Dopamine and the Reward System
The reward system is an important pathway in the brain involved with motivation and reward. When we engage in a beneficial activity, such as eating or spending time with others, our body releases a small amount of dopamine, altering neuro connectivity along the pathway and encouraging us to repeat the activity again.
Young people with ADHD may have weaker dopamine signalling along the reward pathway. This means that they may be less motivated than other people to continue and complete longer tasks or focus on a single thing. Instead, people with ADHD may be more likely to engage in tasks that offer a more short-term reward, such as stimulating or even risky activities.
How Can Exercise Improve Symptoms of ADHD?
Physical exercise causes many changes throughout the body and the brain. When we exercise, our brain produces more of certain hormones, including dopamine and serotonin. Exercise also increases blood flow in the brain and affects the HPA axis, helping to regulate our reactions to stress.
Research has found that exercise may reduce anxiety, depression, and negative mood while improving self-esteem and cognitive function. Children with ADHD who participate in exercise programs have shown improvements in muscular capacities, motor skills, behavioural reports by teachers, and information processing, as well as emotion and mood.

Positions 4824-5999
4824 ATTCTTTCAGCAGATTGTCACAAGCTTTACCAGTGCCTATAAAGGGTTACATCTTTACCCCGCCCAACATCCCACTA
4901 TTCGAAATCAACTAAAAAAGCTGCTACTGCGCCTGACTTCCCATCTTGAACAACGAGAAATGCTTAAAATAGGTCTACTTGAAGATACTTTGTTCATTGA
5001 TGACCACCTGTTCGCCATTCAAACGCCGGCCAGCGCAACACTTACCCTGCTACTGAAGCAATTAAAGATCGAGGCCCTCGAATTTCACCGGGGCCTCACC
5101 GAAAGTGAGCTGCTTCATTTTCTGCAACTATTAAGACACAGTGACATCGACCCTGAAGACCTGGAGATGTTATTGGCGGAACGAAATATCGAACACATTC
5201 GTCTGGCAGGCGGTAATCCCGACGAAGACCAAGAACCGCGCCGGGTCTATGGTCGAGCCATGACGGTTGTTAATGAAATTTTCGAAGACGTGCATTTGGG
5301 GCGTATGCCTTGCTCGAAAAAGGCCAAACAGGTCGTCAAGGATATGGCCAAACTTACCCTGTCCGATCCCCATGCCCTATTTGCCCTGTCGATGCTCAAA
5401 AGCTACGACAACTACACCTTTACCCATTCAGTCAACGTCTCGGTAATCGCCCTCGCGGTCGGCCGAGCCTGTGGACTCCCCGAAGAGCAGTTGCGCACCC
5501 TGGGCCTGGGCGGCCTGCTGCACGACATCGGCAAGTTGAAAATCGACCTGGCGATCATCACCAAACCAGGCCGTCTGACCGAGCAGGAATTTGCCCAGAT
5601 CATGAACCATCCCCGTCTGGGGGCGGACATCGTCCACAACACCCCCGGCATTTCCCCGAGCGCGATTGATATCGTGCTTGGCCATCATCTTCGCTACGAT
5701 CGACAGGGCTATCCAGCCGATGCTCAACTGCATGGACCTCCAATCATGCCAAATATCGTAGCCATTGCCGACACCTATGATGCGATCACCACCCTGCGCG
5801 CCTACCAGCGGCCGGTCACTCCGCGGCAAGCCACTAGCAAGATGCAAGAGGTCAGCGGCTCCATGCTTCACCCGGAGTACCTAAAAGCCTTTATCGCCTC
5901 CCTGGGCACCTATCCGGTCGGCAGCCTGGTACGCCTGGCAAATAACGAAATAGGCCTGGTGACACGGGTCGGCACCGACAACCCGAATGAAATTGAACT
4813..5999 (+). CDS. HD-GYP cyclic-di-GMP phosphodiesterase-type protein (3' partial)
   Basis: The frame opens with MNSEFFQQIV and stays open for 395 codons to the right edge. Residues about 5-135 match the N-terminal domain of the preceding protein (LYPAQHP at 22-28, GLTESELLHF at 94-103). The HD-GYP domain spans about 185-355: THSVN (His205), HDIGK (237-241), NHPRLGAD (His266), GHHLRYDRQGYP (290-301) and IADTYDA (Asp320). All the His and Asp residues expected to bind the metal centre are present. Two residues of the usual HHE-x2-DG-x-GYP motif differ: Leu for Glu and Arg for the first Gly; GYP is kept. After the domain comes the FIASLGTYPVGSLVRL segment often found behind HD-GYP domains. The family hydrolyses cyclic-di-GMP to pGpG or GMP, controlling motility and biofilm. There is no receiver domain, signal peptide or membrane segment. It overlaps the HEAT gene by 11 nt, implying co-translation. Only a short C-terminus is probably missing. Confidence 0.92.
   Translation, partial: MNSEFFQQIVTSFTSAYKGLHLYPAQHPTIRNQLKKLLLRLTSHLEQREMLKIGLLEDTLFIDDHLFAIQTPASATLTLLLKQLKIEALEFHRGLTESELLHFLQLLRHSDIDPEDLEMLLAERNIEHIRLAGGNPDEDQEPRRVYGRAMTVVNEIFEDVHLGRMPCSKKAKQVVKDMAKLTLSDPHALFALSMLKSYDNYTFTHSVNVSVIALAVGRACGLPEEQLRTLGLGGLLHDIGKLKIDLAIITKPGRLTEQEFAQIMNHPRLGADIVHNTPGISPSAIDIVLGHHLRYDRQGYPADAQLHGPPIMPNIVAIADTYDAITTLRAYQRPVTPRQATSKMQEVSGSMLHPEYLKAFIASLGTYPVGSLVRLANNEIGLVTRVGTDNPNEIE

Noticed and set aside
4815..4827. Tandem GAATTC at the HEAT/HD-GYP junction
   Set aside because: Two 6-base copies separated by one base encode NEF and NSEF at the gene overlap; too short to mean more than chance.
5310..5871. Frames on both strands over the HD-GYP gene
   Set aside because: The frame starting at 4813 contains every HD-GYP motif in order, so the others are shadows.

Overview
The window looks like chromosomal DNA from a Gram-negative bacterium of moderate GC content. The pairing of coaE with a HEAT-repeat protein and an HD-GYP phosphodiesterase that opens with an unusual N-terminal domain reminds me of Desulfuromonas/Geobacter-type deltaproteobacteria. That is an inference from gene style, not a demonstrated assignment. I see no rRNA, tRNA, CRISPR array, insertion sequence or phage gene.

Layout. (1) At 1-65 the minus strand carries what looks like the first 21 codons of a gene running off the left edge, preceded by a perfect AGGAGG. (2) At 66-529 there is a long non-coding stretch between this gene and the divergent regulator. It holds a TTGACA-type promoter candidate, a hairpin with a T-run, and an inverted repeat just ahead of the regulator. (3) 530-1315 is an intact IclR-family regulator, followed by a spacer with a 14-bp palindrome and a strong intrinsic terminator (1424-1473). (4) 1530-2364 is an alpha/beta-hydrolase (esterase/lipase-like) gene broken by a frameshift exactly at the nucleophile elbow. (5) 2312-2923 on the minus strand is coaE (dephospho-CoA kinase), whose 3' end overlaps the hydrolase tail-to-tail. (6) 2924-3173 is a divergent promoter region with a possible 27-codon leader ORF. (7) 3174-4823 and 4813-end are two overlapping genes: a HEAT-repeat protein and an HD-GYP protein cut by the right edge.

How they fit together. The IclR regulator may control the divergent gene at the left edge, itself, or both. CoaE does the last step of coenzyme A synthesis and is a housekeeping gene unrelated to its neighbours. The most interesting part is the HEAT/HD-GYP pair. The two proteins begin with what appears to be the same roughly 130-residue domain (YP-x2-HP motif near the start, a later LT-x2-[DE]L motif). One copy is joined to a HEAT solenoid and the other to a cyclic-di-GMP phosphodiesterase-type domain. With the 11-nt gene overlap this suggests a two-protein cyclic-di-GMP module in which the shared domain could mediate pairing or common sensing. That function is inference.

Researchers have found that exercise significantly improves reaction times of adults with ADHD, but not among those without the disorder. While there was no change in brain activation during exercise among adults with ADHD in general, they found that adults with a higher level of fitness had decreased activity in both the motor and pre-frontal cortex. These brain changes may improve attention and processing speeds, helping adults with ADHD to manage challenging symptoms.
How Effective Is Swimming in Treating ADHD?
Swimming is a type of physical activity that lets children and adults think creatively as they exercise. It requires coordination of different parts of the body without the need for recurring or exhausting exercises.
Studies have found that children with ADHD who take part in swimming activities may improve their cognitive functions, behaviours, and academic performance. Swimming may also help to treat symptoms of depression, difficulties maintaining attention, and cognitive flexibility: the brain’s ability to adapt to new, changing, or unplanned events. It also has a positive effect on motor coordination and physical fitness.
These studies show that swimming may be a promising alternative treatment for children with ADHD, supporting them in managing difficult symptoms of the disorder. Swimming – and other forms of exercise – may accompany and support medical or therapeutic options, forming a whole-person approach to treatment that improves young people’s quality of life.
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Our philosophy of fairness and inclusivity embraces neurodiversity and diversity of genders, backgrounds, and other identities. We help young people explore different life paths and choose a future where they can be their true selves. Our centre is located in the sublime natural beauty of Malaysia, offering unequalled opportunities for enriching activities that open doors to exciting directions, new passions, and life-long friendships.